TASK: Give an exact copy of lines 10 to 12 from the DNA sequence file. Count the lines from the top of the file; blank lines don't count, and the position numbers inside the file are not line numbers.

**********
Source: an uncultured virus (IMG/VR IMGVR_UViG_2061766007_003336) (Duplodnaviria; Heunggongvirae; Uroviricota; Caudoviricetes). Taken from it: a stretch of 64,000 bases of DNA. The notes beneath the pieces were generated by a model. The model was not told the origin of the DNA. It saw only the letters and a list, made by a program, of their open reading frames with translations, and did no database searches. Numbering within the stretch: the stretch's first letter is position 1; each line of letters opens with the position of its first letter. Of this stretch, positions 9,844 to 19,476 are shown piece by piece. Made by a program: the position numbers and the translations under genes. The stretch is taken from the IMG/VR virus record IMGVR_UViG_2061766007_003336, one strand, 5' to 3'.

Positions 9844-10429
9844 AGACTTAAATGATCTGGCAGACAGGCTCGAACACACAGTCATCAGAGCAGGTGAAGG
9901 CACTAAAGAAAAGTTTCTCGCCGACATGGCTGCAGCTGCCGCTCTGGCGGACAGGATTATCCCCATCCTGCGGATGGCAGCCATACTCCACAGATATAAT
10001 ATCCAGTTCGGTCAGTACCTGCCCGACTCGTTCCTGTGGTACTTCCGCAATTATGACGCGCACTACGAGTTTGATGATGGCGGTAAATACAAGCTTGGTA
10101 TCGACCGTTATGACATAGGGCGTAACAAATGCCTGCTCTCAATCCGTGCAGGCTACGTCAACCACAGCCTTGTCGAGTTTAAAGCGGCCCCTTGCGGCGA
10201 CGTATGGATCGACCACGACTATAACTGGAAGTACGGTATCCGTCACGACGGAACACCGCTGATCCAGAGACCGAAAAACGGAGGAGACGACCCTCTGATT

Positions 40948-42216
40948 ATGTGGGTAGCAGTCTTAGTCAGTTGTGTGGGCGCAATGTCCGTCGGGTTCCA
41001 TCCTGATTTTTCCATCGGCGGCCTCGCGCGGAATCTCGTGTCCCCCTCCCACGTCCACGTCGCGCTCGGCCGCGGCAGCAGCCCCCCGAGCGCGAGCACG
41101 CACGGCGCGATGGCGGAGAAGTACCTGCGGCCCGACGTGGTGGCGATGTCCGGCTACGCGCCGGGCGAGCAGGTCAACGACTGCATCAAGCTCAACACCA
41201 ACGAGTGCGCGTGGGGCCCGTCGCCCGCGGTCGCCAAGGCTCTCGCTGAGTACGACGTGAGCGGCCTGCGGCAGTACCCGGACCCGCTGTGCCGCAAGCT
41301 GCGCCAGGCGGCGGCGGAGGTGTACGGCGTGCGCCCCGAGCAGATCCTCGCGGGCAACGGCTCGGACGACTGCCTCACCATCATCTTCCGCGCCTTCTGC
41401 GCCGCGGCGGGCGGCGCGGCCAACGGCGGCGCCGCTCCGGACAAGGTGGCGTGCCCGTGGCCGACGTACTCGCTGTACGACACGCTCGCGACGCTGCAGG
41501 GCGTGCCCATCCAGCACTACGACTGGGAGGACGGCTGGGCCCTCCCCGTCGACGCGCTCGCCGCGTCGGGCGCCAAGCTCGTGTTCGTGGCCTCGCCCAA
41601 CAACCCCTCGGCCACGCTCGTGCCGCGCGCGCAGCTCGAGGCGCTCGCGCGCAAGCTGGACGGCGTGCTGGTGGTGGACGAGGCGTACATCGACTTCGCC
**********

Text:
41001 TCCTGATTTTTCCATCGGCGGCCTCGCGCGGAATCTCGTGTCCCCCTCCCACGTCCACGTCGCGCTCGGCCGCGGCAGCAGCCCCCCGAGCGCGAGCACG
41101 CACGGCGCGATGGCGGAGAAGTACCTGCGGCCCGACGTGGTGGCGATGTCCGGCTACGCGCCGGGCGAGCAGGTCAACGACTGCATCAAGCTCAACACCA
41201 ACGAGTGCGCGTGGGGCCCGTCGCCCGCGGTCGCCAAGGCTCTCGCTGAGTACGACGTGAGCGGCCTGCGGCAGTACCCGGACCCGCTGTGCCGCAAGCT